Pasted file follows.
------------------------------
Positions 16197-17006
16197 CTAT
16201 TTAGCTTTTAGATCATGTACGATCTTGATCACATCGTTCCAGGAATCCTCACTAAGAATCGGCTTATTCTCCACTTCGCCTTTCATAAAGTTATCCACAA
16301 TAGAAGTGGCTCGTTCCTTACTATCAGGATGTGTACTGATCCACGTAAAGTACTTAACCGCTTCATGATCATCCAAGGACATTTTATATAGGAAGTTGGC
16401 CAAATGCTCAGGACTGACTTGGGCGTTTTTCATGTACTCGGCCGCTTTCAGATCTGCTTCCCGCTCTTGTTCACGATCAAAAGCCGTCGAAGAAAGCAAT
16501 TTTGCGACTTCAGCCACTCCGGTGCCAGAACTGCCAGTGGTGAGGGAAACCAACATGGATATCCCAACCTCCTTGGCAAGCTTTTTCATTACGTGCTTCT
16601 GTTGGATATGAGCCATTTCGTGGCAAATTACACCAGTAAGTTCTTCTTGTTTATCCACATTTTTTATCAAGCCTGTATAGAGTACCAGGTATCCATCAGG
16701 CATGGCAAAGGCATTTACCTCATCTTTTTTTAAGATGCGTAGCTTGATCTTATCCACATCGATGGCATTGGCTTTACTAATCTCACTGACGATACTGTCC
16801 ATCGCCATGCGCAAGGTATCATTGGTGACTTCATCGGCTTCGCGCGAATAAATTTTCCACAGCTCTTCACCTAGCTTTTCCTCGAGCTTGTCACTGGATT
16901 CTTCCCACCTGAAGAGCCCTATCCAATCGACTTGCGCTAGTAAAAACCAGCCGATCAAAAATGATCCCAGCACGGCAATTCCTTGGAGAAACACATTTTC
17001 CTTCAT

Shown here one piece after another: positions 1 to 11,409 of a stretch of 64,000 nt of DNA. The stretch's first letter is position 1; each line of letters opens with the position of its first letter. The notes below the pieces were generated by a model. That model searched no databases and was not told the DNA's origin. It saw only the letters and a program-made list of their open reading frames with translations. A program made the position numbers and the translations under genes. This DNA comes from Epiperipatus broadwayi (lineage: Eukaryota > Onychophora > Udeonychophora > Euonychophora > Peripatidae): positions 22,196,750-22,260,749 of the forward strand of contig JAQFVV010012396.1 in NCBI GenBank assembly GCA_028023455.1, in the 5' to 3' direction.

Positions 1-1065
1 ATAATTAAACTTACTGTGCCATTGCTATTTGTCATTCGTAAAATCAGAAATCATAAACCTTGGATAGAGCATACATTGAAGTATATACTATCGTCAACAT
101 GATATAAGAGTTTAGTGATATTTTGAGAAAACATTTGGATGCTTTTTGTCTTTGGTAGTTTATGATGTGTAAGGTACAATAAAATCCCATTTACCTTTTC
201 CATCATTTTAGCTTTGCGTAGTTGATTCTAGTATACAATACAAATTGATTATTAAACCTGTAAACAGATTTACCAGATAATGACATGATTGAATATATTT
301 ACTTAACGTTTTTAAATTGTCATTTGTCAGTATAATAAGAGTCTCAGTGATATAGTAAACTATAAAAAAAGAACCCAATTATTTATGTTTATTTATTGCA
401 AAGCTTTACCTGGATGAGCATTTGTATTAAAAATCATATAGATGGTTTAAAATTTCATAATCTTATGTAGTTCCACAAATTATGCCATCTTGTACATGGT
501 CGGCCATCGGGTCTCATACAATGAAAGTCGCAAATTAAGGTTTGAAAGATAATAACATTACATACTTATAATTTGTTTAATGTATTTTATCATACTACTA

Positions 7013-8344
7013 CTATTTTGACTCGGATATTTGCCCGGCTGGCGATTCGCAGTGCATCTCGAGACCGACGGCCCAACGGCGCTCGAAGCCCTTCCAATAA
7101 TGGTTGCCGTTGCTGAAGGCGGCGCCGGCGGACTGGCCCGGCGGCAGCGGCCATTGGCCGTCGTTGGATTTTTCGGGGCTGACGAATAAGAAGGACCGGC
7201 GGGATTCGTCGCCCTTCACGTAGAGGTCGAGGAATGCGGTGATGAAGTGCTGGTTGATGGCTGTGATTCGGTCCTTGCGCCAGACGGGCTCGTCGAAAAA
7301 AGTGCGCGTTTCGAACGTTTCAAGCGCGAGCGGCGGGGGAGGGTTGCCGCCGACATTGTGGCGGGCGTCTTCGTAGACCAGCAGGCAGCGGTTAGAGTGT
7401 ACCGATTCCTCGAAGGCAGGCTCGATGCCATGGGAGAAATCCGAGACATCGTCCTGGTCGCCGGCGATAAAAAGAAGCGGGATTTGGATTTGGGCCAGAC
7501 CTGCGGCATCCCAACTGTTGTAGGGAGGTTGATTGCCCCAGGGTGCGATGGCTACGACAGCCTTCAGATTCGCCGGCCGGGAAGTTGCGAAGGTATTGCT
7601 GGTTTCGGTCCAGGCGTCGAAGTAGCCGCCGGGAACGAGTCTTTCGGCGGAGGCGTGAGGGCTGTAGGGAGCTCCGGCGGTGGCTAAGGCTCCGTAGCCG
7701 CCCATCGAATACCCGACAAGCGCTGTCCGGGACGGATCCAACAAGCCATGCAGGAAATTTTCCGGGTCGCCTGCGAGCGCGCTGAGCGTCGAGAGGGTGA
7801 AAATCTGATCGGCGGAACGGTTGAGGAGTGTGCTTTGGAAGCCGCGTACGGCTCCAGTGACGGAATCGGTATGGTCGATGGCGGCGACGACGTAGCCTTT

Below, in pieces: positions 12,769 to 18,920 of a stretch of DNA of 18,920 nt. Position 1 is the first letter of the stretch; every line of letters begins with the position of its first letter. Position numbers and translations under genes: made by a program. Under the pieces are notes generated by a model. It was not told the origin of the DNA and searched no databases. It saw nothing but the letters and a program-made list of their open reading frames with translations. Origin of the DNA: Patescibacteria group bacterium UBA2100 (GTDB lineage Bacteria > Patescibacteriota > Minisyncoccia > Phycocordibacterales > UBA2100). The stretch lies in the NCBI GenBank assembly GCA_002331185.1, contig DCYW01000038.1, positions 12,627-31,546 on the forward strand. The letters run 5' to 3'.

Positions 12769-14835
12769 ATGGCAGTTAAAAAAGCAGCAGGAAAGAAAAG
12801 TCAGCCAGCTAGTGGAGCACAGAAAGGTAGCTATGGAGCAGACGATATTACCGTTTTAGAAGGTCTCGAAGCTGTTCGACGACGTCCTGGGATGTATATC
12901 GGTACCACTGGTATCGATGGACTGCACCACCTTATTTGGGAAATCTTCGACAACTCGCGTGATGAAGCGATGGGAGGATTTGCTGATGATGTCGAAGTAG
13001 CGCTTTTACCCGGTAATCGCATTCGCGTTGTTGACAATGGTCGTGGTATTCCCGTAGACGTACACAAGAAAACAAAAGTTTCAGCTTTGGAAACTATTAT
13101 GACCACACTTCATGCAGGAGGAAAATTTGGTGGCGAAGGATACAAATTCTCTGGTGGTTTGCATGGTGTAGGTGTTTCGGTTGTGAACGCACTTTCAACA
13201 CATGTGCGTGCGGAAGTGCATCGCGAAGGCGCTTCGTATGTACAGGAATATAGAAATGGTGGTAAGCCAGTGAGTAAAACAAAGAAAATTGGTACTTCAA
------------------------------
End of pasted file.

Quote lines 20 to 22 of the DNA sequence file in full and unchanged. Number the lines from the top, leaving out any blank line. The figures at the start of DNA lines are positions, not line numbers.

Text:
Positions 7013-8344
7013 CTATTTTGACTCGGATATTTGCCCGGCTGGCGATTCGCAGTGCATCTCGAGACCGACGGCCCAACGGCGCTCGAAGCCCTTCCAATAA
7101 TGGTTGCCGTTGCTGAAGGCGGCGCCGGCGGACTGGCCCGGCGGCAGCGGCCATTGGCCGTCGTTGGATTTTTCGGGGCTGACGAATAAGAAGGACCGGC